Several alternatives are available in the apparatus according to the invention. For example, instead of using a coarse relief grating and higher diffracted orders as shown in FIG. 1, a high frequency grating and beam pairs from lower diffracted orders can be used. It has already been stated that analysis using one or two directions is possible, although a three-direction in-plane analysis system is most widely applicable.
Throughout the description of the invention it has been assumed that the undeformed regular periodic grating is perfect. This will not usually be the case in practice, but in most cases grating imperfections will significantly affect the measurement of strain in the deformed grating only when the measured value is less than about 10 microstrains i.e. grating imperfections are normally less than 10 microstrain. It is the usual practice to check for grating imperfections by viewing at least one combined beam pair before deforming the grating; when an automatic fringe-counting system is used, this initial measurement may be used to correct the measurement made on the deformed grating if great accuracy is required.
When an automatic fringe-counting system is used, a typical beam diameter is a few millimeters, and the strain measured is averaged over the field of view (the photodiodes usually view an area smaller than the beam diameter). For use without an automatic readout, the beam diameter may be about 50 millimeters, and strain variations within the field of view can be observed.
It is an advantage of the arrangements using the larger beam area that buckling of the grating out of the plane of measurement is only a second order effect. When an automatic system is used, the effect is still small, but can be compensated by measuring the position of the zero diffraction order, and applying the appropriate correction to the measured values.
A further modification involves the use of two beam pairs whose generating beams lie in planes which intersect at a substantial angle. Usually they will intersect at right angles. A two-dimensional array of photosensitive devices may be used to sense the spatial variations of the interference fringes both parallel to the plane of two uncombined beams, and perpendicular to it. FIGS. 10(a) and 10(b) show suitable detector arrays 82, 84 arranged to form a T shape or an L shape. A cross shape may also be used. One such array is used in each combined beam, and the in-plane strain may be calculated from the four measurements. It is an advantage of this that the optical system is less complex.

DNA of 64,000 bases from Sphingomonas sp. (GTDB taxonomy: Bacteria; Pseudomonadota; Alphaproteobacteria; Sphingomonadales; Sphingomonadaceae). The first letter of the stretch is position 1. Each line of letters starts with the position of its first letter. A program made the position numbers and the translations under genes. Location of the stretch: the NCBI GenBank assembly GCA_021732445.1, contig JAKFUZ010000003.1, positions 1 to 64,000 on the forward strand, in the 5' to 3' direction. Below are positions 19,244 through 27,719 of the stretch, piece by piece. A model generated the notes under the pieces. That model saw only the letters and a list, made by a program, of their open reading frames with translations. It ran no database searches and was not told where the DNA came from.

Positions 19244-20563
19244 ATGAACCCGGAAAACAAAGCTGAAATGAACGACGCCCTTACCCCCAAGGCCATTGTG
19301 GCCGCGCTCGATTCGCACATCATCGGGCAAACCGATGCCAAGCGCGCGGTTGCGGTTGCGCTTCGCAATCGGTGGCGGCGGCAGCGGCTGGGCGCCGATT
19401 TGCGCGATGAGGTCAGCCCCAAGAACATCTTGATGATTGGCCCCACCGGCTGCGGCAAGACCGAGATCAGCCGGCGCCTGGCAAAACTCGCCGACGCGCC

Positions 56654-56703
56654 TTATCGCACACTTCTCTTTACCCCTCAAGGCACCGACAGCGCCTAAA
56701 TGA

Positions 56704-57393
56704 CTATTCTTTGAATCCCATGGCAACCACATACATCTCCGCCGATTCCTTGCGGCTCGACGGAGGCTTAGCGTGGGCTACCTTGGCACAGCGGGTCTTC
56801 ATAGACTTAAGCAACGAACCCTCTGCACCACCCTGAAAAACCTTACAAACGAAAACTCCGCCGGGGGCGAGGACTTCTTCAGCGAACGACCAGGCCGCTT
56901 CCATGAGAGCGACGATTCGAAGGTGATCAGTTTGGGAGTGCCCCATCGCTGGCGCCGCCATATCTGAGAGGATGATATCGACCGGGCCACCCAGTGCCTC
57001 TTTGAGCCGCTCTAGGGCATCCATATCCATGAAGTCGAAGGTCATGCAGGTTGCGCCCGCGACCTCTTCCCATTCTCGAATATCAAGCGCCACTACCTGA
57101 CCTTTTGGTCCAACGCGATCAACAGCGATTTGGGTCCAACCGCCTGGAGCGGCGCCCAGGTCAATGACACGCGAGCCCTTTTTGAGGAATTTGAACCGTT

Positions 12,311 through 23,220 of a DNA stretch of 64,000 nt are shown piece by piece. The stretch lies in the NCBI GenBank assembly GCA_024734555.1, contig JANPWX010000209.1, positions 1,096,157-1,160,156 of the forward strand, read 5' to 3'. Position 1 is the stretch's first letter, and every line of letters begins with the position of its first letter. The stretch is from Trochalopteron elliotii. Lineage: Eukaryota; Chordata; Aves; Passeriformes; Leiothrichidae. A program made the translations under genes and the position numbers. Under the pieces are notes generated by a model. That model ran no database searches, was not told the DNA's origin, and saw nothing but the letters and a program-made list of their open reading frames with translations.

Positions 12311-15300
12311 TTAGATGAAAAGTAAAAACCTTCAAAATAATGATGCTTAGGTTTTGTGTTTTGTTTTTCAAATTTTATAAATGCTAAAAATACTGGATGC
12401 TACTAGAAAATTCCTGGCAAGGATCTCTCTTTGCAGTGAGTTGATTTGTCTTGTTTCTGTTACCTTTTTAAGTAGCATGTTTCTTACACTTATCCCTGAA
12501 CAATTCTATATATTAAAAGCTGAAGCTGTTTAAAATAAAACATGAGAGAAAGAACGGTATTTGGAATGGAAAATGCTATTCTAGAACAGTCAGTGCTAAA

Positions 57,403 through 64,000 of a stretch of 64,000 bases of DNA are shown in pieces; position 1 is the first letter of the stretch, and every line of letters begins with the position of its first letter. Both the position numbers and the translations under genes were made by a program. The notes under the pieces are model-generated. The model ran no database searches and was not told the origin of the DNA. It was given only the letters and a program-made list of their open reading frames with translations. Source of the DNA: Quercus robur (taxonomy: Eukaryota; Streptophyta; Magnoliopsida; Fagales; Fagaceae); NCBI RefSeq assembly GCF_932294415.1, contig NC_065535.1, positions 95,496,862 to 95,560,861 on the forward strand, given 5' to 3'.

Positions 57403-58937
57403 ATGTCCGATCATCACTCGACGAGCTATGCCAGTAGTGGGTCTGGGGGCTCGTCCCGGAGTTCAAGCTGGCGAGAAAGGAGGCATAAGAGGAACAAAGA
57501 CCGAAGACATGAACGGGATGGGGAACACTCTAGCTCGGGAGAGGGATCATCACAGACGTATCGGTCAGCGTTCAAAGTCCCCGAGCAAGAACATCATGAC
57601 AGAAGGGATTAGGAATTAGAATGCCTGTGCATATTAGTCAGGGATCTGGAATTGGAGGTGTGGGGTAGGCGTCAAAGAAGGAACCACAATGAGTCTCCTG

Yet another modification involving use of a large field of view may be made even with an automatic measuring system. A two-dimensional photosensitive device or a matrix 86 of discrete photosensitive devices 88 as shown in FIG. 10(c) may be used to sense the spatial variation transverse to the combined beams, and at a number of points in the field of view. For example, the interference fringe spacings may be measured by selecting pairs of photosensitive devices and measuring the phase difference between the signal outputs, due to the interference fringes sweeping across. By selecting pairs of photosensitive devices, which are arrayed along lines parallel to and perpendicular to the plane of the uncombined beams, the fringe spacings in these two directions can be gauged at a plurality of points in the field of view. From two such combined beam fringe pattern analyses, a complete strain contour pattern for the field of view can be constructed with suitable computation.
The illuminating beam in this modification may be 10-100 mm diameter.